Since the invention of the optical microscope in the 17th century, scientists and doctors have used it to magnify and study tissues, cells and micro-organisms that cannot be seen with our naked eye. However, microscopes can only show objects down to 200 nm in size, which means there are many objects too small to be seen.
One example is viruses. Coronaviruses, the cause of viral outbreaks like the severe acute respiratory syndrome (SARS), measure between 100 and 140 nanometres in diameter
Scientists can use microscopy techniques to push the boundaries of a regular microscope, such as treating samples with fluorescent molecules to enhance the imaging. However, these invasive methods are less than ideal as they can modify biological specimens in the process.
An invention from researchers at National University of Singapore’s Department of Electrical and Computer Engineering has made it easy and cost efficient to upgrade microscopes to nanoscopes using just miniature glass spheres. An added bonus – it can even image live biological specimens under natural light without damaging or harming the specimens.
Images taken by the nanoscope; size of the nano-flower is one micrometre and the line width is 50 nm (Credit: Professor Hong Minghui)
Professor Hong Minghui, one of the lead researchers, shared that the miniature glass spheres – known as microspheres – acting like tiny magnifying glasses to enhance the resolution of a microscope by 10 times.
The interaction between the microspheres and the specimens is then captured by an optical detector. Piecing together the images from the separate microspheres to create an enhanced and zoomed-in image of the specimen can provide scientists with greater insight, beyond what a regular microscope is capable of.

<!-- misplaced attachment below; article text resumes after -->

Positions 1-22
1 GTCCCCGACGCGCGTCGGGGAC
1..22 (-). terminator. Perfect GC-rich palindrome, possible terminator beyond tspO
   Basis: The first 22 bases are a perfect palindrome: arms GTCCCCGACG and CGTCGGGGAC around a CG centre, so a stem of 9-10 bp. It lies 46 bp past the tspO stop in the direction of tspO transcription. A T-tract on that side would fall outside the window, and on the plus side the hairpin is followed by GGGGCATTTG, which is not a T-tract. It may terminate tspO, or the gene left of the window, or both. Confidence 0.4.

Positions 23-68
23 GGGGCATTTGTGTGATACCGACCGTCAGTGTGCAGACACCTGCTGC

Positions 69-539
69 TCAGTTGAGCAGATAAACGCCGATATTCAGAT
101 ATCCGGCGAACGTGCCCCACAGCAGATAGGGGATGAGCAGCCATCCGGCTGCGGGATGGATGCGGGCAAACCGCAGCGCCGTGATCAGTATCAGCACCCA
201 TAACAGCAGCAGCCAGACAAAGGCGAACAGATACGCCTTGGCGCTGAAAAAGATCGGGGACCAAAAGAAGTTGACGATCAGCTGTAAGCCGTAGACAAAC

In fact, this invention set a new world record for optical microscopy technology in 2016, by showing precise details of specimens that are only 23 nanometres in length.
By modifying regular microscopes, this invention also means that the resulting nanoscope is easy to operate and does not require special user training. It can be used by science teachers in schools, inspection workers in chemical and electronic factories, doctors and nurses for early diagnosis of viral outbreaks, as well as for scientific research in laboratories.
The patented design has been recognized in Singapore and internationally, having received the Prestigious Engineering Achievement Award 2016 from the Institution of Engineers Singapore, and the Outstanding Engineering Achievement Award 2016 by the Association of Southeast Asian Nations.
This invention was initially supported by National Research Foundation Singapore under the Competitive Research Programme, which supports use-inspired basic research.
Spurred by a belief that technological innovation should be used to improve people’s lives, Professor Hong went on to commercialize the technology through a spin-off company called Phaos Technology Pte Ltd – which means “light” in Greek.
Professor Hong (centre) and the team showing the prototype at InnovFest unBound 2017. (Credit: Professor Hong Ming Hui)
Phaos Technology has received positive response with orders since it was established in March 2017. Companies in microelectronics, biomedicine and education have also expressed interests in research collaborations and technology commercialisation. Phaos is expected to increase its orders to 100s optical nanoscopes in 3 years and occupy one piece of market share in optical imaging in the world.